Tag Archive | Topaz

Sunshine

I’m grateful today for another day of sunshine warming the house, charging the batteries, inviting me to take a couple of cat walks morning and afternoon. I’m grateful that Topaz trotted around beside me, and when I went farther than she wanted she simply voiced her objections loudly until I turned around. Her brother used to attack the back of my leg when I went too far for his taste. I’m grateful I can remember that with laughter now, instead of the dull ache of his absence. His was such a strong personality. Hers has always been more reserved, inscrutable… but we’re beginning to understand each other better now that we’re the only two mammals left in the house.

I’m grateful for the warmth of the sunroom these sunny days, so I can bask in there while enjoying morning coffee, writing, reading, or zoom meeting: The rest of the house is so cold without functioning floor heat, and I’m trying to conserve firewood, which is costlier and harder to come by than one might think, so I try not to build a fire until late afternoon. I’m especially grateful that Topaz has leapt the last hurdle in recovery from her catcussion. Six weeks to the day from her tumble, she has finally gotten back on the sunroom table. After she got up today I returned her favorite flat bed to its usual spot there, where she napped until sunset. The round felt bed she fell in will stay on the floor from now on. A couple of weeks ago I started tossing treats in there and she’ll dive halfway in to retrieve them, but she has yet to go completely inside, much less curl up in it.

What a long strange trip it’s been, for her after that bizarre injury, and for me, for all of us perhaps, in another revolution around the sun. Tomorrow is the shortest day of the year. I’ll be grateful Wednesday, when we’ll have six seconds more of sunshine than we did today. Thursday, we’re expecting snow for a few days, a white Christmas, and I’ll be grateful for that too.

Tracks in the Snow

I woke this morning after another dream in which Stellar (and Raven, too, this time) were eager for me to go for a walk. So I took Topaz out into the clear cold morning, whistled for the dogs, and set off into the woods traipsing over a light crust of snow. We skirted the does browsing around the house and went out the lion gate, then turned south where the snow was thinner. Neither of us had on the right shoes to go north. I’m grateful for a dream which motivates me to go for a walk, and for a cat who will accompany me.

Fox and fawn, I think…

There were lots of deer prints and trails through the shallow snow, a significant number of little cat tracks, and one stretch where a fox and a fawn followed the same course at different times. Lost in thought, I stepped through the tracks before noticing them, but stopped in time to take them in. In that pause, out in the quiet woods, a sudden sense of belonging swept through me. I wasn’t alone; there were many other creatures living here with me. I’m grateful for tracks in the snow, for the busy, hidden world of animal action they show happening all around and unconcerned with me.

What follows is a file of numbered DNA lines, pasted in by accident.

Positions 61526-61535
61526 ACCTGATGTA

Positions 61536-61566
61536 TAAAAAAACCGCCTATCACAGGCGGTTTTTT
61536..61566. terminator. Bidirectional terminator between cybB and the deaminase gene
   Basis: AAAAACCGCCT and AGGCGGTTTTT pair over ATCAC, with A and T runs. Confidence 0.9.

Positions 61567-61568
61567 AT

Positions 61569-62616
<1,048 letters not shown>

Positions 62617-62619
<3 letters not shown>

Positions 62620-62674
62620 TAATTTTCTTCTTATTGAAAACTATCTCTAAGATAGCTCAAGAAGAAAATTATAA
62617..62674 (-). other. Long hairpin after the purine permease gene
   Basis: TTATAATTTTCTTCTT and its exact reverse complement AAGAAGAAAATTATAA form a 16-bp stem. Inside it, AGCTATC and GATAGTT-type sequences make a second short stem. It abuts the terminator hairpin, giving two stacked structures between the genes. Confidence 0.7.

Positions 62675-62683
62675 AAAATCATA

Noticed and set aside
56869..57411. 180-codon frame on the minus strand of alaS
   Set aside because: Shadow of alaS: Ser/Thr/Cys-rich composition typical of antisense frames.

How Many Things

I’m grateful for learning new things about familiar technology. This video shows up like it should, in a horizontal format, but in this rare instance I shot it vertically. Frustrated at its abbreviated appearance, I clicked around on the icons at the bottom, and discovered if you click the open box in the lower right it will play the video full screen and you can see it as shot. If you click on 1x, you can speed it up or slow it down, which is kind of fun. Escape key will bring you back to this page. Most of all, I’m grateful that my kitty is back to normal!

How many things am I grateful for today? Waking up alive to a mild sunny day: though I pine for moisture like all living things in this high desert, it gave me an opportunity to do more outdoor chores, like digging some baby bull thistles I discovered beyond the pond, and cutting back spent rabbitbrush blooms by the laundry line, so I could hang sheets without them collecting seeds. Grateful for sheets! And a bed, and a washing machine, and water.

I’m grateful for Garden Buddy bringing sweet ‘permanent’ flowers, and a tender moment with her setting them on Stellar’s grave; grateful all over again for her kindness on the day he died exactly one month ago. I’m grateful that the pain abates a little bit more each day. I’m grateful for a relatively painless body, too, these past few days after a rough few months. Grateful for meditation, Telesangha, mindfulness, friends, laughter, and good food.